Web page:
CPUs process program instructions one at a time. Whenever it is ready to process a new instruction, that instruction has to be fetched from main memory. This is the first step in the 'Fetch-Execute' cycle.
Instructions are transferred from main memory to the CPU via the data bus.
The CPU stores the instruction it is processing in a register called the Memory Buffer Register (MBR).
The CPU needs to keep track of where in memory the current instruction came from. This location is called the 'memory address' of the instruction.
This is the job of the program counter. The program counter is a register (a very fast type of memory) within the CPU. The control unit uses the program counter to keep track of the 'memory address' of the current instruction.
Instructions within programs are contiguous, which means that they are stored in memory one after the other. So when the contol unit is done processing an instruction, it can find the address of the next one by incrementing the program counter. Not always though, the current instruction may be telling it to jump to another part of the program, in which case the program counter is loaded with the memory address of the new instruction.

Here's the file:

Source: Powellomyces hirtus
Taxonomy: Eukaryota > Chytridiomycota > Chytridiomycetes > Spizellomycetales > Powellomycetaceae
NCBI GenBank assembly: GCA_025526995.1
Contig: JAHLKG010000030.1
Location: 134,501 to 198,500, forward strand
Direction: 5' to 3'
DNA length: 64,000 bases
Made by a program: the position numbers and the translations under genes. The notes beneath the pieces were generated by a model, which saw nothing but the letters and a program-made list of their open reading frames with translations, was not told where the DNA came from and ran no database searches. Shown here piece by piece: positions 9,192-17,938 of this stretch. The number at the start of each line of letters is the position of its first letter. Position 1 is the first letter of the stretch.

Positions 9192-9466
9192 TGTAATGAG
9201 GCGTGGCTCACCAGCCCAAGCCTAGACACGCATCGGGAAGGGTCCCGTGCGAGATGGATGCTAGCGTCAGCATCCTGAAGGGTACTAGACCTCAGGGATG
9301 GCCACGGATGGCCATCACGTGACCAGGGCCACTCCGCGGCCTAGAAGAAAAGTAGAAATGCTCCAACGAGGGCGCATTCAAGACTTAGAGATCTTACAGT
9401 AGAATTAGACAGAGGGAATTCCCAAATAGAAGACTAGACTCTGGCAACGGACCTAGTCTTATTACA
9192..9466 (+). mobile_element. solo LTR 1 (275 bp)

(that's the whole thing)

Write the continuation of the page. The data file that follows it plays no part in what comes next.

Fetching an instruction takes 1 tick of the CPU clock.
- The program counter stores the memory address of the current instruction.
- Once an instruction is processed, the control unit increments the program counter to point to the next instruction. If the current instruction was a 'jump' command, then the program counter is adjusted to point to the new instruction.
- The control unit fetches the next instruction from main memory
- It knows the address of the instruction because of the program counter.
- The instruction is fetched into the MBR via the data bus.
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